Airport travellers could be less wired

More than 28 million people, who pass through Pearson International airport in Toronto annually, face being without their wireless device of choice in the airport, if an agreement between The Canadian Wireless Telecommunications Association (CWTA) and The Greater Toronto Airport Association (GTAA) can’t be reached.

At this stage, money is clearly the obstacle to signing a new deal. According to reports, the GTAA is asking the four telcos who currently provide wireless services to the airport to fork up an additional 500 per cent for lease fees alone. Currently, Bell Mobility, Rogers Wireless, Telus Mobility and Microcell Telecommunications Inc. have invested approximately $8.5 million in infrastructure to provide wireless access. Marc Choma, the director of communications at the CWTA said that telcos are willing to spend additional resources for new terminals under construction but adds, “not under conditions that are unreasonable.”

The GTAA is looking for additional money from the telcos for both non-public parts of the airport and for new terminal construction projects. While Choma characterized coverage within the airport as good, the GTAA claim that cell-phone coverage within certain parts of the terminal is less than stellar.

To complicate matters, the GTAA had imposed a deadline of midnight Wednesday when the CWTA applied to Canadian Radio-television and Telecommunications Commission (CRTC) to intervene and not pull the plug on wireless services until a resolution could be reached. As a result, the GTAA had until 5 p.m. Wednesday to respond to the application made by the CWTA and they in turn have until Thursday to respond to the airport’s comments.

Yet for the consumer, it potentially means leaving cell-phones, laptops and other wireless devices at home. Choma said consumers could expect reduced coverage within Pearson. Although, there is infrastructure in place around the airport, those sites were never designed to reach inside the walls of the airport.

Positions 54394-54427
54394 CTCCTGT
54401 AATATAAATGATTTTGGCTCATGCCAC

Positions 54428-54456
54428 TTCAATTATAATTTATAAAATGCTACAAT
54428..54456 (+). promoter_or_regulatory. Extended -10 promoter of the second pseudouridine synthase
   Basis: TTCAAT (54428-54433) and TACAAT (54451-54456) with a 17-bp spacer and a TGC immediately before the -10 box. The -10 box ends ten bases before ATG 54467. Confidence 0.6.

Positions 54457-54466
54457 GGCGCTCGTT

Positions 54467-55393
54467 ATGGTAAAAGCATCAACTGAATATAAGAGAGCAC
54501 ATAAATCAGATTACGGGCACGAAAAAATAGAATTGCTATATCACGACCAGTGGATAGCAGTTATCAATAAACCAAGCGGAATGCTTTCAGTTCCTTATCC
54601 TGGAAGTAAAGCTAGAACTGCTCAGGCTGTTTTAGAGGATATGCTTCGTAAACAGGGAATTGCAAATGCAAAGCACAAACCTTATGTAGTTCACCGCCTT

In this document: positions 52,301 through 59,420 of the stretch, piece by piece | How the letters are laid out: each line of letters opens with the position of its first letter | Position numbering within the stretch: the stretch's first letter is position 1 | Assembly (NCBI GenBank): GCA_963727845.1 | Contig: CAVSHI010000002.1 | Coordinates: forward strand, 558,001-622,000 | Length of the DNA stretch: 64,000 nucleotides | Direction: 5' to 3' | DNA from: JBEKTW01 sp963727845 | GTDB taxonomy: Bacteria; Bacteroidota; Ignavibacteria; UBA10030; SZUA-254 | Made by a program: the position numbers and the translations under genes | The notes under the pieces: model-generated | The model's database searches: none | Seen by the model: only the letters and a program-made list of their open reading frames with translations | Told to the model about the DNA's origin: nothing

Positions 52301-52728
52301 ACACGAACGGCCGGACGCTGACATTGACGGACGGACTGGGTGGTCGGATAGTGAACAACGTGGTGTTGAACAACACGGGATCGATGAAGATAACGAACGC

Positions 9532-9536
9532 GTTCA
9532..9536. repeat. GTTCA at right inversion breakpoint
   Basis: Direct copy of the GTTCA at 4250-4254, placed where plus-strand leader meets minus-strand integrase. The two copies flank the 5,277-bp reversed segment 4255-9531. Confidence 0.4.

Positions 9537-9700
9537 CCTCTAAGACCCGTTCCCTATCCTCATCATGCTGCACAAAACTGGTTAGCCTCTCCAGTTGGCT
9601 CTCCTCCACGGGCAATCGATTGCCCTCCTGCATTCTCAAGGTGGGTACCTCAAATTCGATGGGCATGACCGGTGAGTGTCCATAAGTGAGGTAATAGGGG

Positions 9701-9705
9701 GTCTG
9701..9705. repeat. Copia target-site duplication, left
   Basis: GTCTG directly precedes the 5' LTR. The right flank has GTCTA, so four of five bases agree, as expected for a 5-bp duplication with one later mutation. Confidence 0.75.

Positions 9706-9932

“It’s unrealistic to us that Canada’s largest airport wouldn’t have wireless services and that would be totally unacceptable to Canadians and international travellers,” Choma said.

With no negotiations currently taking place between the GTAA and the CWTA, a spokesperson said the telcos have been providing services to airport customers without a contract since May 31st, and those services will continue for the remainder of the week.

“There is a CRTC process in place and we will allow that to happen but we don’t want it to drag out for weeks and months,” said Peter Gregg, general manager of communications for the GTAA in Toronto.

Gregg reiterated that the quality of service being provided by the four telcos is “poor” and restricted to only public portions of the airport, an arrangement that he said must change so that service is ubiquitous throughout. “There is no commitment on the part of the four telecommunications companies to invest in the improvement of the service,” he said.

The absence of those services would also affect the thousands of internal workers at Pearson, including public safety and security officials who rely heavily on wireless services constantly.

The CWTA can be reached at

The CRTC can be found at

The GTAA is at

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